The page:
Mexican Bus Crash Kills 11 Tourists: Police

Posted: Updated:

SALTILLO, Mexico — A drunken driver lost control of his tractor-trailer and slammed into a bus carrying Canadians and Americans touring northern Mexico, killing 11, officials said Tuesday.

Seven Americans, three Canadians and the Mexican bus driver were killed, said Jose Angel Herrera, a federal homicide detective in northern Coahuila state.

They included two Texas middle school teachers on a spring break, a retiree from Iowa and a Quebec business consultant easing into retirement with a tour of the U.S. and Mexico. Many were snowbirds from colder climes who spent their winters in Texas' Rio Grande Valley.

Todd Huizinga, a spokesman for the U.S. consulate in the nearby city of Monterrey, said nine Americans were injured and that most were in stable condition.

Herrera said the tractor-trailer driver lost control, swerved onto the shoulder to his left, then overcompensated to the right and crashed into the bus coming from the opposite direction on Monday.

State prosecutors said urine tests indicated that truck driver Julio Cesar Garcia, 23, was driving under the influence of alcohol, and estimated that he may have drunk four to five beers before the crash. No charges have been lodged against him yet.

State civil defense officials said 16 people were injured, many seriously, and photos showed much of the side of the bus torn off.

"I can't believe anybody got out alive," said Beverley Kinnammon after speaking by phone with her sister, Barbara Jewell Dalke, of Mission, Texas, one of the survivors.

"She said it was really bad," Kinnammon said by telephone after speaking with her sister earlier in the day. "We feel very lucky that Barbara seems to be OK."

Herrera said the truck driver, who was among those hurt, had been intoxicated and would be charged with involuntary homicide.

Two of those killed were middle-school reading teachers at Cummings Middle School in Brownsville, Texas: Ana Maria Bujanos of Brownsville and Rebecca Pemelton of Harlingen.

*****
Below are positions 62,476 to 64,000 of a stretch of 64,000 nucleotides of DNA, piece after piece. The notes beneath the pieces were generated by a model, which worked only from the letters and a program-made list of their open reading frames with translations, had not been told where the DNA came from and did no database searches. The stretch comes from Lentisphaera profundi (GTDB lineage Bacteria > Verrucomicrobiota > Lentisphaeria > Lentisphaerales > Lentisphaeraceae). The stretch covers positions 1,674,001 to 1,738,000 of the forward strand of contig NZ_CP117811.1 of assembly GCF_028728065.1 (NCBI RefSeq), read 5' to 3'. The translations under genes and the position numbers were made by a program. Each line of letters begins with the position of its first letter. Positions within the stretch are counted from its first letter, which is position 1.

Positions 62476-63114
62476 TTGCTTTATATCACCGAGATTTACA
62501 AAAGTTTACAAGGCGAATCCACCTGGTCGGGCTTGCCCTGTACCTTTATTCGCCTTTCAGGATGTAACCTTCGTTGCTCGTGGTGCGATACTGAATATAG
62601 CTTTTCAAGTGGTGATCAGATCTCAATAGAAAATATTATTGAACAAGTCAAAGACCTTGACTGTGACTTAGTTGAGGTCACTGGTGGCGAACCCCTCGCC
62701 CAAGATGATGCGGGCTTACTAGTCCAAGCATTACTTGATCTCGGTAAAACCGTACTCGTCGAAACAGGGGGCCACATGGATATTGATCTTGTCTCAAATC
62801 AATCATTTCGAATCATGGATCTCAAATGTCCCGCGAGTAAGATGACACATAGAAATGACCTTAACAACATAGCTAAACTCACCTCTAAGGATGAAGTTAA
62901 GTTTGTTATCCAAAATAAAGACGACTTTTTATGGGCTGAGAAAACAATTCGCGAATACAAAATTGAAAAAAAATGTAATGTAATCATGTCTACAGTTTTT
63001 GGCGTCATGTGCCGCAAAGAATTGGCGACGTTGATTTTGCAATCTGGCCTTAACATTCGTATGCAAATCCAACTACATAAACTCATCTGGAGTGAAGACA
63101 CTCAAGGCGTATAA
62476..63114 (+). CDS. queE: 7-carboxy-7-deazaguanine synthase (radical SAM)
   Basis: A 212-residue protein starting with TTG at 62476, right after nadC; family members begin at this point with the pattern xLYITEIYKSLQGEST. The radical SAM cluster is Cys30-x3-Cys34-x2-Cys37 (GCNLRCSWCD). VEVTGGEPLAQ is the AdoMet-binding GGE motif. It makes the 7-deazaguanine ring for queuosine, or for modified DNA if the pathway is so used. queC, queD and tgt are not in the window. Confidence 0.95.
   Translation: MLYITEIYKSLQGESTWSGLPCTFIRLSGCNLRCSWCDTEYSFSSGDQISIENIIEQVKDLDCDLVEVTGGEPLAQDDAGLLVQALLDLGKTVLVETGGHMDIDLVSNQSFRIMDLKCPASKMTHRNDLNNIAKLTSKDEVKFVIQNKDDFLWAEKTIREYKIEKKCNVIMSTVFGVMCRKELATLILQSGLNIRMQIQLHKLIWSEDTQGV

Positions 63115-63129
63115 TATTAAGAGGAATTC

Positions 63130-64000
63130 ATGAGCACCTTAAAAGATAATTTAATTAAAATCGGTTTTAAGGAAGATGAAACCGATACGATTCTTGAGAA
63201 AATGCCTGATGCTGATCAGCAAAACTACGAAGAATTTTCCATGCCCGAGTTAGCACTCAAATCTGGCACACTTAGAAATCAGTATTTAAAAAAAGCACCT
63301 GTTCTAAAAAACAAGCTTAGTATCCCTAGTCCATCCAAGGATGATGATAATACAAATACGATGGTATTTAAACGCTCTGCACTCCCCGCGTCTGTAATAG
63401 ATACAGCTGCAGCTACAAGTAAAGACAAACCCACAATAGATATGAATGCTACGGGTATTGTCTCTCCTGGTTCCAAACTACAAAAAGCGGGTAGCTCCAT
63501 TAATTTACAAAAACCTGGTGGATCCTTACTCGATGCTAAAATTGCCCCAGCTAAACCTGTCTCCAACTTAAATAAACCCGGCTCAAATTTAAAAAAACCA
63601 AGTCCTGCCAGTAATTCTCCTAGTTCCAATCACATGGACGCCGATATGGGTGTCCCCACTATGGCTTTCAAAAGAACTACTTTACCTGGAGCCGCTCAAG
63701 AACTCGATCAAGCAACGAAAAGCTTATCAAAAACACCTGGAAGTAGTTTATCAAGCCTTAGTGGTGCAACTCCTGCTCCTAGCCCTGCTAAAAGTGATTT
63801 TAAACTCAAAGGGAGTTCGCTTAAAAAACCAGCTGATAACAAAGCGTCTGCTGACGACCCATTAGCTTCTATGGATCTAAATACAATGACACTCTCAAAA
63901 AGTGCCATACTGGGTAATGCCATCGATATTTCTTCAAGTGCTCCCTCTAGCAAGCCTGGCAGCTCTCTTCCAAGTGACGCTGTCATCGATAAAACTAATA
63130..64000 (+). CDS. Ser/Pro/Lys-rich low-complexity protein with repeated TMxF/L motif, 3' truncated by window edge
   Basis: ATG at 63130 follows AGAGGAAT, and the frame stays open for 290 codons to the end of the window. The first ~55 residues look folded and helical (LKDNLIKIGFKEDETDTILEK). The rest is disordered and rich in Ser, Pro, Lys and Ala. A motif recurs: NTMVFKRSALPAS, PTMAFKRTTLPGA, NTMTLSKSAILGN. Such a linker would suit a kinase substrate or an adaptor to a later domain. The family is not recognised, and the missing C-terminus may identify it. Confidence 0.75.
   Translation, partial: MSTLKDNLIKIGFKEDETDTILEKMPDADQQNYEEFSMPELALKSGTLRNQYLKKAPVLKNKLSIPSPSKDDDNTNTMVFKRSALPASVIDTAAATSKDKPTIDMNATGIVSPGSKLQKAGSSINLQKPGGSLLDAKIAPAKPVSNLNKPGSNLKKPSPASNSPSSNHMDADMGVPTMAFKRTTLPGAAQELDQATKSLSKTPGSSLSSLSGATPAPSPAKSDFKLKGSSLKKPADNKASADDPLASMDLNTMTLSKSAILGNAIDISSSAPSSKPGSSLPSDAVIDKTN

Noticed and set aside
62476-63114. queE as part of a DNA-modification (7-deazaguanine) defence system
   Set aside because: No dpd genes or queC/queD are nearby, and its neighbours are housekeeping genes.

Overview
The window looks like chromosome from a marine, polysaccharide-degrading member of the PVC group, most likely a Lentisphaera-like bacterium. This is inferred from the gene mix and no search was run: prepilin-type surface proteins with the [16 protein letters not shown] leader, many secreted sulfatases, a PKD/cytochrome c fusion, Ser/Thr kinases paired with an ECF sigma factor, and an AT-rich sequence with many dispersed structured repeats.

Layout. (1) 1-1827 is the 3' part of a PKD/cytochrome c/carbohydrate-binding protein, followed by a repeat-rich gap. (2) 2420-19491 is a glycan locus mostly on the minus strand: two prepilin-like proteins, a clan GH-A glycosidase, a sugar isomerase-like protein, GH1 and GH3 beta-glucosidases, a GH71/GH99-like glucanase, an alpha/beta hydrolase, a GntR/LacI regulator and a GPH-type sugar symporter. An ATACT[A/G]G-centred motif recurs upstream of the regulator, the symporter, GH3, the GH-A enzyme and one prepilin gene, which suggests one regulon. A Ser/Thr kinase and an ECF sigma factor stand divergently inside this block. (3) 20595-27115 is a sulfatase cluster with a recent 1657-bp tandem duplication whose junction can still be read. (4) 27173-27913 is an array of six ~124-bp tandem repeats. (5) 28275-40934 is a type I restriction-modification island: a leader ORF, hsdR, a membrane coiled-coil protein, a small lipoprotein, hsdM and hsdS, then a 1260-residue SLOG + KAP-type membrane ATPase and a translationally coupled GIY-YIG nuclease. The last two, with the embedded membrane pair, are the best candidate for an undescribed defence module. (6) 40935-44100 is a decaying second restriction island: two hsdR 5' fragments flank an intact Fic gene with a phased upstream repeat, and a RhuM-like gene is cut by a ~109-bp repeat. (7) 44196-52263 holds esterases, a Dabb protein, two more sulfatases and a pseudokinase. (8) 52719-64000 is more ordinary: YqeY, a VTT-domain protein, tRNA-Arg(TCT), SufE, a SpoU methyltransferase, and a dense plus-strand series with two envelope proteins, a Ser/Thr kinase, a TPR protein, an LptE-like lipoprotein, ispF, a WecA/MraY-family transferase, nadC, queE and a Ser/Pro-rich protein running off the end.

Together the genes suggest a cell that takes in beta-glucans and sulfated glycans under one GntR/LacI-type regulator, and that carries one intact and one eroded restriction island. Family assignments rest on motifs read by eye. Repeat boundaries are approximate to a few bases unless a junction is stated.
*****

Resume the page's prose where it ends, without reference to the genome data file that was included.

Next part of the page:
"Tomorrow would have been our 33rd wedding anniversary, that's why I'm taking it so hard," said Bunanos' husband, Chris.

Bujanos, 56, had taken similar trips for years, her husband said.

The Canadian Press news agency identified the Canadians who died as Robert Lacas, 56, of Quebec, Carolyn Kowaleski, 68, of Caledonia, Ontario, and Marilyn Jackson, 67, of Vancouver.

Lacas was "a man who worked hard all his life and was finally, slowly going into semiretirement and he was really excited about taking this trip," said Jean-Luc Morin, who worked with Lacas for 14 years. Lacas's wife, Line Carrier, 55, was among the four injured Canadians.

The couple had been touring the southern United States in a recreational vehicle. They left it at a campground in McAllen and boarded the bus for a whirlwind trip in northeastern Mexico, Carrier's son Christian Poulin said.

"They raised their family, worked hard and were thinking about themselves _ and it was time to do that _ and sadly misfortune has befallen them," Poulin said.

Ron Christy 73, of West Liberty, Iowa was an avid bocce ball and shuffleboard player who operated the sound system for dances and church services at an RV park in Donna, Texas, where he wintered with his wife Margaret Christy, 69.

Park manager Patty Wigdahl said Margaret Christy told her by telephone that she had been sitting beside her husband near the front of the bus, where shades were drawn to block the sun, and moved back to find an unblocked window. The crash then ripped a hole in the front of the bus.

Mexico's Foreign Relations Department issued a statement expressing its "most sincere condolences" to the victims' families and it offered to help with any paperwork the relatives may face.

The passengers were on a four-day tour of the Mexican cities of Zacatecas and Real de Catorce, according to a travel brochure from Viva Mexico Tours, which hired the bus.

The owners of the McAllen, Texas, tour business, Tomas and Aida Gonzalez, were on their way back from visiting the injured in Mexican hospitals Tuesday, said Irma Gomez, who was asked by the owners to come in and answer phone calls.

"We're praying for the families," Gomez said.

____

Associated Press writers Christopher Sherman in McAllen, Texas, Oscar Villalba in Piedras Negras, Mexico, and Alexandra Olson and Mark Stevenson in Mexico City contributed to this report.